11 Dec

Table of contents

1   Feature Article

●  

Declining employment rates- need for employment policy in India

2   News in Brief

●  

Threatened Coastal Lifeline- Mangroves

●  

Polavaram Project- A Solution Or A Challenge?

3   Key Terms

●  

Ecosystem-based Adaptation

●  

Integrated Child Development Services (ICDS) Scheme

●  

Piedmont glaciers

4   Case Study of The Week

●  

Classification of Mexico’s petroleum resources based on UNFC system

5   Places in the News

●  

Places in news

.... Show less Show more
Feature Article

Declining employment rates- need for employment policy in India


In News

Introduction

  • There is evidence that countries are moving away from tackling employment issues solely through the use of active labour market policies such as direct job creation and providing subsidies to generate employment. They are moving towards development and adopting comprehensive national employment policies,bringing together various sectoral measures, programmes and institutions that influence the dynamic demand and supply of labour and the functioning of the labour market responding to the short, medium- and long-term prospects and priorities.
  • As the Indian economy grows, the standard of living of its labour force, estimated to be around 500 million, will increase. This labour force is part of the global supply value chain and acquires a greater role because there is a phenomenon of "race to the bottom" in terms of costs. China’s experience shows thatwages have been increasing there, in recent years, which is giving India an edge. When we talk of India, these dynamics and international benchmarks, we need to come out with a dedicated National Employment Policy (NEP), vis-à-vis other competitive countries.

Declining employment rates – An Analysis

  • India’s employment rate has been falling steadily as shown in the graph. The slide in the employment rate continues. As of February 2021 it dropped even further to 37.7%. The rate has recovered from the steep fall earlier in fiscal 2020-21. But it has merely reverted to its trend of a steady fall that was established before the lockdown.
  • Employment in the industry declined from 3.3 million in 2017-18 to 2.3 million in 2018-19 and then to 1.8 million in 2019-20. Employment had inched up to 2 million in May-June 2021 but was down again to around 1.8 million by September 2021.
  • Employment in September 2021 is estimated at 406.2 million. This is the highest in 20 months or since the Covid-19 shock in March 2020. It is, however, still lower than the pre-Covid employment of 408.9 million in 2019-20. It is also slightly lower than the September 2019 employment level of 406.7 million.

Employment Planning in India

The Geography of Employment

Based on Census 2011 data following spatial pattern emerges in terms of quality and quantity of jobs.Districts with a relatively high share of regular jobs were clustered in the extreme south, and in a narrow strip extending along the western coastline across the country till the extreme north.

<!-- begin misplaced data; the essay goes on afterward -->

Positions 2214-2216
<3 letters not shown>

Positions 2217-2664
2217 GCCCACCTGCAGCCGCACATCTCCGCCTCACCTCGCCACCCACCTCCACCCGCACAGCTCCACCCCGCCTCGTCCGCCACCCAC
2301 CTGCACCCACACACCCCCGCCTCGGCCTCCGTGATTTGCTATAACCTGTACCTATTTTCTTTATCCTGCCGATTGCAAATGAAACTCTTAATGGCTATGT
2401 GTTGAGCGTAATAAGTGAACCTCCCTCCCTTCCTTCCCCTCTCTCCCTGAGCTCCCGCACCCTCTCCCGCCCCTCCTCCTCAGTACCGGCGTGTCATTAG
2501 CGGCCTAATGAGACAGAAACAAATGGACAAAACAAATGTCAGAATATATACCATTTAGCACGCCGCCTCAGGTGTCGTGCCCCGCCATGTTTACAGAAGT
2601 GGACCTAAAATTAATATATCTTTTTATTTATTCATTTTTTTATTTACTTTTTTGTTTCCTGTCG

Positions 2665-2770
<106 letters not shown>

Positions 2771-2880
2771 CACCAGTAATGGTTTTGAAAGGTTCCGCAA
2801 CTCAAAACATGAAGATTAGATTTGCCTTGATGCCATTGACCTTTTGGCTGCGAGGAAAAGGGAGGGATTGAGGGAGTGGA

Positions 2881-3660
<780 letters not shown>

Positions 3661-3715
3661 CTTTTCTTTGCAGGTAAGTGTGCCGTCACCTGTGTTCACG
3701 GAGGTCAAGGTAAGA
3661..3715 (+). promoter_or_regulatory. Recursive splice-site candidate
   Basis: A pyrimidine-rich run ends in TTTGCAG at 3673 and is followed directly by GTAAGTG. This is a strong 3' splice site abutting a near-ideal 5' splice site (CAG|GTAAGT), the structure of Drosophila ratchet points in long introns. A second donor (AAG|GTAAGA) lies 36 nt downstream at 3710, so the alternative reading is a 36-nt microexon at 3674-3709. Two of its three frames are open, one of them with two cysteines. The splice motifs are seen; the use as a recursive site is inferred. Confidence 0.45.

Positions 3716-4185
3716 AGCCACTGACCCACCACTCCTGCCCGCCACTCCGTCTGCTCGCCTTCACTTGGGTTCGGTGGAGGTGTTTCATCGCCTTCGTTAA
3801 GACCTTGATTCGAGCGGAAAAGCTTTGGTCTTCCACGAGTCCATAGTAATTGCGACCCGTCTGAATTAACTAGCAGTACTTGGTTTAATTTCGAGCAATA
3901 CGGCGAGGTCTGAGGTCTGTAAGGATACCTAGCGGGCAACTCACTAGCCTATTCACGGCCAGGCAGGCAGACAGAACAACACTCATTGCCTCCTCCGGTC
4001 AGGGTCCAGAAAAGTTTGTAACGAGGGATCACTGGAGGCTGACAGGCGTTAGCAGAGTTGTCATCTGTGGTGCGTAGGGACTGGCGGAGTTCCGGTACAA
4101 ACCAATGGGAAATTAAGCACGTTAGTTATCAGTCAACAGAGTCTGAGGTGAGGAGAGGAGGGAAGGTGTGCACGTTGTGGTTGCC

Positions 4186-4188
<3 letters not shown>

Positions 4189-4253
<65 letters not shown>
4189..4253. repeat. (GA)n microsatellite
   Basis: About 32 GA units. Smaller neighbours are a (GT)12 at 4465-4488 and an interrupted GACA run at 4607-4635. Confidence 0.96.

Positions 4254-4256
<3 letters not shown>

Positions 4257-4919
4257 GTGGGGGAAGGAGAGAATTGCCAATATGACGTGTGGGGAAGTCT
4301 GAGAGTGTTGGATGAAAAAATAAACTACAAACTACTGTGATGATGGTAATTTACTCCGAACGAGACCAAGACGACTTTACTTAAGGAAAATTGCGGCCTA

Most districts in some of India’s most youthful and populous states, such as Bihar, Uttar Pradesh and Madhya Pradesh, witnessed either a decline or stasis in the share of regular jobs between 2001 and 2011. These are the districts where the demand for jobs is the greatest, and where regular jobs are increasingly difficult to find.

One big reason for the lack of much progress in creating regular non-farm jobs lies in India’s failure in manufacturing. Barely 26 of the 640 districts in 2011 had more than a fifth of their workforce employed in manufacturing. Most districts across the country actually saw the share of regular manufacturing workers fall between 2001 and 2011.

Regular jobs here refer to those workers in the 15-59 age group who worked in a job for more than six months in a year, and who were classified as ‘main workers’ by the census.

Critical Issues necessitating the need for an NEP

The country is currently undergoing a dual challenge of employment creation. One set of people are the unemployed labour force (i.e. highest in last 45 years, 6.1 per cent in 2017-18) and, another set are around 10 million new entrants in the labour force every year. In this backdrop following are the key issues that demand a full- fledged employment policy.

  • Huge Informal Employment:A majority of India’s workforce (460 million) is engaged in informal work that is not covered by any social security benefits and, more likely, not even earning the minimum wage. Roughly nine out of 10 workers are informally employed and lack any social protection. This creates a huge transformation problem from a largely informal to a formal economy.